The firm, called France Implant Technologie (FIT), was registered under the names of Mas’s son, Nicolas Lucciardi, 27, and daughter, Peggy Lucciardi, 24, at the address of their mother, Dominique Lucciardi, who was Mas's former civil partner.
In a business plan obtained by local paper Nice-Matin, Mas is named as a "technical-commercial consultant" to the company and described as “a creative genius”. Two former PIP managers were listed in senior positions in the company.
FIT’s objectives are listed as exporting implants to the "European, South American and Chinese markets".
The plan proposed the investment of two million euros to put the former PIP plant back into operation, aiming to manufacture 400 implants a day with about 20 workers.
PIP was closed in April 2010 after being found to have been using unauthorised silicone gel that has led to a large number of implant ruptures.
Nicolas Lucciardi told women’s magazine Elle on Thursday that the project has collapsed because of media coverage of the scandal, adding, "That's obvious."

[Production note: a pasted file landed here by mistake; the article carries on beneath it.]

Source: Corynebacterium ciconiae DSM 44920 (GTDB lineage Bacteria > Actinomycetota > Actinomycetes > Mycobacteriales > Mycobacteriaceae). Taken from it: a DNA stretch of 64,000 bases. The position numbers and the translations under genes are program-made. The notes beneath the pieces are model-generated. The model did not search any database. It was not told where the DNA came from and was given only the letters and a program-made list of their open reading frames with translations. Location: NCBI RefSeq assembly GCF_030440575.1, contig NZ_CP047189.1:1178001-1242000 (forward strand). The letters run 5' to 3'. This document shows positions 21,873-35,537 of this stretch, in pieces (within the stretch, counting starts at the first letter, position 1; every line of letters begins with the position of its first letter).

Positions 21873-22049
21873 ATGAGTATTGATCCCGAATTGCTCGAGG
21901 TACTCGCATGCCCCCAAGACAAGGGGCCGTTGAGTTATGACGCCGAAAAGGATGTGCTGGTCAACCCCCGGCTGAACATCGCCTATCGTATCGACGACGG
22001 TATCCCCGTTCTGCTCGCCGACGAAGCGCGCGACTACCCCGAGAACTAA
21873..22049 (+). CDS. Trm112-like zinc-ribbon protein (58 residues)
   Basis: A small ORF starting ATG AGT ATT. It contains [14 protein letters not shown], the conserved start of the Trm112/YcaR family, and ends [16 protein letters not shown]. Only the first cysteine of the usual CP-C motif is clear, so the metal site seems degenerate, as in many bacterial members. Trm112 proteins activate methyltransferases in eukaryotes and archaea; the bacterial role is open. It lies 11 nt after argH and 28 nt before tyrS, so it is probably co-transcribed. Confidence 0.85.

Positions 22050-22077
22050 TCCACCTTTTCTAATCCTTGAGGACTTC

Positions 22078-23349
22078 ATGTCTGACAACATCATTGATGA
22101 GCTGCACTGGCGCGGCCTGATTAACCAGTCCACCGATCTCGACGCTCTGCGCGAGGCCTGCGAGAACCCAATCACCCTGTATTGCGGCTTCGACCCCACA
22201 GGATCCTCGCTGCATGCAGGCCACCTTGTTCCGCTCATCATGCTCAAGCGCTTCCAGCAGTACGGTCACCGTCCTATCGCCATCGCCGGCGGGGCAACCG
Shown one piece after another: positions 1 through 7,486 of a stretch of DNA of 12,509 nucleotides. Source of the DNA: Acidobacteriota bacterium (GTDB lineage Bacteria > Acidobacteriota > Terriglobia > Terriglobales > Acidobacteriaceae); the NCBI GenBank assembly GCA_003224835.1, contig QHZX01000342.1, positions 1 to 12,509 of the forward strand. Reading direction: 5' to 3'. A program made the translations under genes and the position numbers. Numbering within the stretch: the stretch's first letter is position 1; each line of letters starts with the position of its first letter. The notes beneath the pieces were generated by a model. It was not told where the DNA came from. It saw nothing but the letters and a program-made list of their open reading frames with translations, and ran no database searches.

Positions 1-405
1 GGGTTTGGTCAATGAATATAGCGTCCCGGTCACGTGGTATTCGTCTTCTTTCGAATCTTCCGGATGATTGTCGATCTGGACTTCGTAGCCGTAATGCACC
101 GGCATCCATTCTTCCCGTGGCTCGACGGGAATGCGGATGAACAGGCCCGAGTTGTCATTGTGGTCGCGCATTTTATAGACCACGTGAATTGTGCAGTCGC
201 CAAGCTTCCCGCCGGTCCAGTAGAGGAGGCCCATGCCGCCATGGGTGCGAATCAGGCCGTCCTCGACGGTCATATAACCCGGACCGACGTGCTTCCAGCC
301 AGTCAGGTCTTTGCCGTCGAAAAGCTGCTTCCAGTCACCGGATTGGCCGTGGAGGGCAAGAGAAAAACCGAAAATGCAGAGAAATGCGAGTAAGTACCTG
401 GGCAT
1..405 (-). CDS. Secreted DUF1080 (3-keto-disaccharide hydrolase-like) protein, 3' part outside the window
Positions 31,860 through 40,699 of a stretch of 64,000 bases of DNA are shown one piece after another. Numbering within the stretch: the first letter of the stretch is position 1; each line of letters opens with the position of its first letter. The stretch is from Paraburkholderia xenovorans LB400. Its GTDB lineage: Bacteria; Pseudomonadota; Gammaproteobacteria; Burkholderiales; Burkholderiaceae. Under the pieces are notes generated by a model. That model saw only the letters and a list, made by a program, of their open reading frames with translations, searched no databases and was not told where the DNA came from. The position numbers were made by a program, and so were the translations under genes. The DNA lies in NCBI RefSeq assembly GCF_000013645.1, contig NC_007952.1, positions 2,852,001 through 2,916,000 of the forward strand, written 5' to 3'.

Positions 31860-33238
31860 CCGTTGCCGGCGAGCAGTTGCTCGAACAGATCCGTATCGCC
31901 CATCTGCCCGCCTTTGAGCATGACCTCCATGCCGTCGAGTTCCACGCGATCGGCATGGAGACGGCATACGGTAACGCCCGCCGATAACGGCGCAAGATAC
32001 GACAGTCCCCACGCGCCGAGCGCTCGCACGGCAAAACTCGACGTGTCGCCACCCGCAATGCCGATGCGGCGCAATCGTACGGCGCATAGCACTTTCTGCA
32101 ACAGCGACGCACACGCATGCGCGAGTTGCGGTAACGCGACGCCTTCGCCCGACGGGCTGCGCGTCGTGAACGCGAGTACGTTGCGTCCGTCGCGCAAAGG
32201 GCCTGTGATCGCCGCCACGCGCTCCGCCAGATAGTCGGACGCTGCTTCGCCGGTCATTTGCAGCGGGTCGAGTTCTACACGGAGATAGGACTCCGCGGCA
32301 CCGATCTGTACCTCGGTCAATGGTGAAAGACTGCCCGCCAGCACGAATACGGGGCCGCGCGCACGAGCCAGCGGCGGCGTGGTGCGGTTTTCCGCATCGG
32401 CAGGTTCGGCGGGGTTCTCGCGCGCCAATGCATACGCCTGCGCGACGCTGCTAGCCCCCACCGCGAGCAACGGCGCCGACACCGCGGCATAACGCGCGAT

Between 300,000 and 400,000 women in 65 European and Latin American countries have received PIP implants. Some reacted this week:
- Brazil on Friday banned the use of the breast implants – they were taken off the market in 2010;
- Bolivia on Thursday said that some women would have their implants replaced free of charge;
- Venezuela has promised to replace them free of charge;
- Ecuador banned their sale on Thursday;
- Argentina has banned them;
- Chile has banned them;
- Colombia had banned them.
France’s state-run health insurance fund, the CNAM, has filed a fraud case against PIP, officials in Marseille, near the company’s laboratory at Seyne-sur-Mer, announced Friday.
Marseille prosecutors have received more than 2,500 complaints from French women who have received implants and are pursuing a criminal investigation.
Removing the implants could cost 60 million euros and the insurance fund is to seek conmpensation.